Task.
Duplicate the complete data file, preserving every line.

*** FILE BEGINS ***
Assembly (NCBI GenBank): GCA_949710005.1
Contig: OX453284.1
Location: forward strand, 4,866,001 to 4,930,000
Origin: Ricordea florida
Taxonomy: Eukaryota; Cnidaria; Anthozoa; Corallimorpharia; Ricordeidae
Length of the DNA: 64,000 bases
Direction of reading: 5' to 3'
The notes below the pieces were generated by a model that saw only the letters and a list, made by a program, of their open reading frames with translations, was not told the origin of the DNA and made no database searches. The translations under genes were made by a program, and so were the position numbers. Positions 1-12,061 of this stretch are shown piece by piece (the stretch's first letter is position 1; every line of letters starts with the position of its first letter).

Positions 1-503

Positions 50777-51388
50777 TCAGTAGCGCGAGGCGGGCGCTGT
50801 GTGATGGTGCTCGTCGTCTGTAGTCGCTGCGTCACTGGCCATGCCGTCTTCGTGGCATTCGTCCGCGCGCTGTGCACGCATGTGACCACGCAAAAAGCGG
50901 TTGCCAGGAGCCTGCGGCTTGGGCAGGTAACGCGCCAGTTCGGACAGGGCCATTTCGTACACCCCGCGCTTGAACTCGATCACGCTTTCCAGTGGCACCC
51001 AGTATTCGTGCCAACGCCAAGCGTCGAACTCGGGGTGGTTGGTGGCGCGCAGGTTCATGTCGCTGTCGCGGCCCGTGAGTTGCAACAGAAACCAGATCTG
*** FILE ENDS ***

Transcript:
Assembly (NCBI GenBank): GCA_949710005.1
Contig: OX453284.1
Location: forward strand, 4,866,001 to 4,930,000
Origin: Ricordea florida
Taxonomy: Eukaryota; Cnidaria; Anthozoa; Corallimorpharia; Ricordeidae
Length of the DNA: 64,000 bases
Direction of reading: 5' to 3'
The notes below the pieces were generated by a model that saw only the letters and a list, made by a program, of their open reading frames with translations, was not told the origin of the DNA and made no database searches. The translations under genes were made by a program, and so were the position numbers. Positions 1-12,061 of this stretch are shown piece by piece (the stretch's first letter is position 1; every line of letters starts with the position of its first letter).

Positions 1-503

Positions 50777-51388
50777 TCAGTAGCGCGAGGCGGGCGCTGT
50801 GTGATGGTGCTCGTCGTCTGTAGTCGCTGCGTCACTGGCCATGCCGTCTTCGTGGCATTCGTCCGCGCGCTGTGCACGCATGTGACCACGCAAAAAGCGG
50901 TTGCCAGGAGCCTGCGGCTTGGGCAGGTAACGCGCCAGTTCGGACAGGGCCATTTCGTACACCCCGCGCTTGAACTCGATCACGCTTTCCAGTGGCACCC
51001 AGTATTCGTGCCAACGCCAAGCGTCGAACTCGGGGTGGTTGGTGGCGCGCAGGTTCATGTCGCTGTCGCGGCCCGTGAGTTGCAACAGAAACCAGATCTG